The Only Website Redesign Checklist You’ll Ever Need

In case you haven’t noticed already, having an updated website is crucial to your business—especially for small businesses.

Think about your own web browsing experiences: when was the last time your search engine suggested an outdated site? More importantly, when was the last time you stayed on an outdated site for longer than 30 seconds?

Most of us press the back button as soon as we see an outdated site—if the site speed is fast enough to keep us around in the first place—so it’s no wonder that a website circa 2009 may not be doing your business (or your sales) any favors.

Not only does an up-to-date site look nice and fresh, but it also establishes a better connection between you and your audience. If you give users a positive experience with your site, the more likely they are to make a purchase and return. This could also help with your on-page SEO—but that’s something to get into another time.

As a business who just revamped our own website, we know from firsthand experience how intimidating a full-fledged update can be, so we made a comprehensive website redesign checklist to help you out. Here’s our guide to updating your website (without the headache):

Step 1: Determine if it's time to redesign

A website redesign project is no quick and easy task, so the first step is establishing if now is the right time. Some questions to ask yourself may be:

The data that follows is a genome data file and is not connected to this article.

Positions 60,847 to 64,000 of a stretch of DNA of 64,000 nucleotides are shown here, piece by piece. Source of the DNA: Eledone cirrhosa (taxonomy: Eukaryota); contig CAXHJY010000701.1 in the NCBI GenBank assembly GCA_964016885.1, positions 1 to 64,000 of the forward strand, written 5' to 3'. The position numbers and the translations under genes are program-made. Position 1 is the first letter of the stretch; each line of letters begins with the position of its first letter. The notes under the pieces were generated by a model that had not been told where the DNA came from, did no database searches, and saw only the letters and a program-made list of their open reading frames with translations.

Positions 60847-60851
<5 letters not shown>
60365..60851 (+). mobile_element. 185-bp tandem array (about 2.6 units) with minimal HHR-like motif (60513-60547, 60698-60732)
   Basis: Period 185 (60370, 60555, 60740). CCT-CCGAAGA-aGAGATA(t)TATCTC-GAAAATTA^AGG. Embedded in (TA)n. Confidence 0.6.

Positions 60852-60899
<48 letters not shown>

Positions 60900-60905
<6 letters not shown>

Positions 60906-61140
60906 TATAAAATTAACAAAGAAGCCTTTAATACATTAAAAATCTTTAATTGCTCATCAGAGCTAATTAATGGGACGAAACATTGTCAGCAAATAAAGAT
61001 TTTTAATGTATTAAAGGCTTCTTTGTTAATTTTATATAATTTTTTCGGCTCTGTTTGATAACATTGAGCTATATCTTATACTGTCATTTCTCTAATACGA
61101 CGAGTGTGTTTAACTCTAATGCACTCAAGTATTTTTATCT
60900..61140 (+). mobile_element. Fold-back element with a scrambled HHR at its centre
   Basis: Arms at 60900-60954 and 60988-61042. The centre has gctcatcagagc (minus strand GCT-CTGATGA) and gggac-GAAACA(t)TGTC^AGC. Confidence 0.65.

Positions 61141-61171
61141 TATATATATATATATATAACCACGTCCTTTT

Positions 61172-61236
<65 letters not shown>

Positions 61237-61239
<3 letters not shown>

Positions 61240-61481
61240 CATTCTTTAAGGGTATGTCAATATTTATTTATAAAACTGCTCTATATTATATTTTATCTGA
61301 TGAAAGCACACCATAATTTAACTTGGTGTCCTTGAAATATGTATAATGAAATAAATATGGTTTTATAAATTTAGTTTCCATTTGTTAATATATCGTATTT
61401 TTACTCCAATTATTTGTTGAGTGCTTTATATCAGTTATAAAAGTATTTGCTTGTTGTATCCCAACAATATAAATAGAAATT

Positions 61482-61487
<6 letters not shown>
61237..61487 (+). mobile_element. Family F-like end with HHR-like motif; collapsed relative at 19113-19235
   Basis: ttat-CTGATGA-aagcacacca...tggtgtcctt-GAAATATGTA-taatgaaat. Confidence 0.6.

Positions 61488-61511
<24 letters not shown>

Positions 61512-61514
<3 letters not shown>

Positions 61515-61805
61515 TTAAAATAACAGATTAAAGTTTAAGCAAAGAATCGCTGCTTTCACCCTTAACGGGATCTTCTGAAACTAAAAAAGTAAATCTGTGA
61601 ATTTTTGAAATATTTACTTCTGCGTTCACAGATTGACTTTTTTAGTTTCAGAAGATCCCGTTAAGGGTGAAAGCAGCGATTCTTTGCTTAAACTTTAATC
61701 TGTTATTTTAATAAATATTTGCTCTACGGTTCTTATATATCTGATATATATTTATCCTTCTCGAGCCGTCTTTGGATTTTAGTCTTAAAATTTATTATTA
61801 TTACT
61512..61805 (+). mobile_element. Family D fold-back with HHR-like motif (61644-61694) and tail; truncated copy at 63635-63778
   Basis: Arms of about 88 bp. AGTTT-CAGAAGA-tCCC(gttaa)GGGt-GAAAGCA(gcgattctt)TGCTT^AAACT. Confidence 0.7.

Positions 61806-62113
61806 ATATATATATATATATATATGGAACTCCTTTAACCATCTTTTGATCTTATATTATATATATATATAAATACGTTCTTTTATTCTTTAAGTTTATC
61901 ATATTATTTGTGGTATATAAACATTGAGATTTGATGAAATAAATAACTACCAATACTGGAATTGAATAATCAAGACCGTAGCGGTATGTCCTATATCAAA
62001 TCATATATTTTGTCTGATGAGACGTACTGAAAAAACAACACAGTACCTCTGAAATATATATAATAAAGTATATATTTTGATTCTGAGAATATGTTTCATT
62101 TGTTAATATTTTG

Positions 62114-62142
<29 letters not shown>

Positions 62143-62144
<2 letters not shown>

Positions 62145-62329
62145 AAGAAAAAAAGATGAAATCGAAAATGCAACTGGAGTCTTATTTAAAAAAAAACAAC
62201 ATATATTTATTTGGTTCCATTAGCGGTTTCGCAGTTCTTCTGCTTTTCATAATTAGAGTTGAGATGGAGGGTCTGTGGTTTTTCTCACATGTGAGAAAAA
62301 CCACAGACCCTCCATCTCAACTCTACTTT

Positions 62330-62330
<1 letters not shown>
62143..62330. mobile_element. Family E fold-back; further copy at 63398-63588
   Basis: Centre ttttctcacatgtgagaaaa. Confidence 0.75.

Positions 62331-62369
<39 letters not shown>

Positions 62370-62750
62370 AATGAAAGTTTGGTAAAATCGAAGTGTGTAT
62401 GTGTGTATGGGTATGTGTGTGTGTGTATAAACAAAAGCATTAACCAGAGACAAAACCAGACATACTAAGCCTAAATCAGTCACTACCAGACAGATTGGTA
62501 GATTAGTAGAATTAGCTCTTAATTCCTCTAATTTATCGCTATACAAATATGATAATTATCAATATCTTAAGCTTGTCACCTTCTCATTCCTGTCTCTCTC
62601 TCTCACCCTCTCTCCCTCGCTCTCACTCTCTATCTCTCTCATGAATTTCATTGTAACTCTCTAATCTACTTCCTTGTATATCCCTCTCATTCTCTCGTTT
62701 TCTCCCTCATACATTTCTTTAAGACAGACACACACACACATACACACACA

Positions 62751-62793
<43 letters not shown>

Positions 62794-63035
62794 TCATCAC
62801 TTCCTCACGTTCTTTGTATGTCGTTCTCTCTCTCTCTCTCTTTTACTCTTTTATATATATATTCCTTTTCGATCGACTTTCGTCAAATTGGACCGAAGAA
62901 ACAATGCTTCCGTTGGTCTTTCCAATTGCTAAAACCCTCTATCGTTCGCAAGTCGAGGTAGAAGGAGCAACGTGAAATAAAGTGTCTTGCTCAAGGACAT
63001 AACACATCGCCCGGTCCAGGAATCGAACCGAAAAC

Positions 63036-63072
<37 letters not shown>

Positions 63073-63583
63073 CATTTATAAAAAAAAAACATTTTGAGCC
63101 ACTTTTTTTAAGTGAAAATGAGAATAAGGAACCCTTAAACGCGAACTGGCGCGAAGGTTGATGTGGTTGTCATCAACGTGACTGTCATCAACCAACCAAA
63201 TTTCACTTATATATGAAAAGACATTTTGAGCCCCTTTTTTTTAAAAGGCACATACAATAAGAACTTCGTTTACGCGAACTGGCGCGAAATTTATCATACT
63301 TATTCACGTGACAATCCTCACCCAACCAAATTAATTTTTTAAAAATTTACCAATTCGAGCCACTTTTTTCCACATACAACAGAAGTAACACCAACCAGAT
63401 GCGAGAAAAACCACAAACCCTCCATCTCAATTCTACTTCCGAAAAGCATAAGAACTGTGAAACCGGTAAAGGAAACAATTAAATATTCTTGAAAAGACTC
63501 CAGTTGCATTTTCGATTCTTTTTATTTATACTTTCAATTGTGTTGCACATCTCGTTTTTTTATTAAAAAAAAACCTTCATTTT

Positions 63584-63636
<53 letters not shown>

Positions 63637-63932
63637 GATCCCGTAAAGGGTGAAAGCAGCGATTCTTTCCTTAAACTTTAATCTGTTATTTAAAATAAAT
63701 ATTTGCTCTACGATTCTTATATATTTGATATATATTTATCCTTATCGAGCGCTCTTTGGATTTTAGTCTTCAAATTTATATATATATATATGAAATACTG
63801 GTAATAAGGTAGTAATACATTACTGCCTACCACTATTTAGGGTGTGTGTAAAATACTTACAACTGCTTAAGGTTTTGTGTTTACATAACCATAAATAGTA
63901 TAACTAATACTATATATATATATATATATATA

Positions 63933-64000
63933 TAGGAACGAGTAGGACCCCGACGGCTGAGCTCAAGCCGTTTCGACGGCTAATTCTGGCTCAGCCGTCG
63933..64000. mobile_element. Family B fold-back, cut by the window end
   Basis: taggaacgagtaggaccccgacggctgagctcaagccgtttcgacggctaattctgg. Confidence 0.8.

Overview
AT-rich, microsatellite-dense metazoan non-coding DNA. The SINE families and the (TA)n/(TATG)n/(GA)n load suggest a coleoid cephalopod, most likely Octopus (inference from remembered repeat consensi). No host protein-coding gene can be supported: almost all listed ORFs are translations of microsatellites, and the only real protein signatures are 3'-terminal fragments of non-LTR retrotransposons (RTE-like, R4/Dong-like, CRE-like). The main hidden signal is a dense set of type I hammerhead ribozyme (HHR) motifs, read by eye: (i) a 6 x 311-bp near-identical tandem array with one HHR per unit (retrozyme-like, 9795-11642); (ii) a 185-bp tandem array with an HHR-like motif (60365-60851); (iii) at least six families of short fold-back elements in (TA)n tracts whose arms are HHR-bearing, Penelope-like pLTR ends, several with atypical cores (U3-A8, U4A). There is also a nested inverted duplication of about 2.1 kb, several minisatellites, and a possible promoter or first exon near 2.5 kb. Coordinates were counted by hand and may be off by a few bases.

• Does it look outdated?
  • Could user experience be improved?
  • Would better content marketing (i.e. better product photos) help?
  • Have sales been decreasing?
  • Would the brand benefit from additional webpages (i.e. a blog)?
If your answer was “yes” to any of these questions, it may be time to move on to Step 2.
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Step 2: Analyze and review your current content and design

The best way to go about this is to take it a step at a time. It’s going to be really easy to overwhelm yourself with feeling the need to create more or new content, so be sure to reserve this step for just observing what’s currently working and what isn’t.

For visual content, like photos and videos, make sure to check the quality and relevance of your assets. Are they aligned with your brand identity? Would fresh product photos improve user experience? Are older files slowing down your site speed?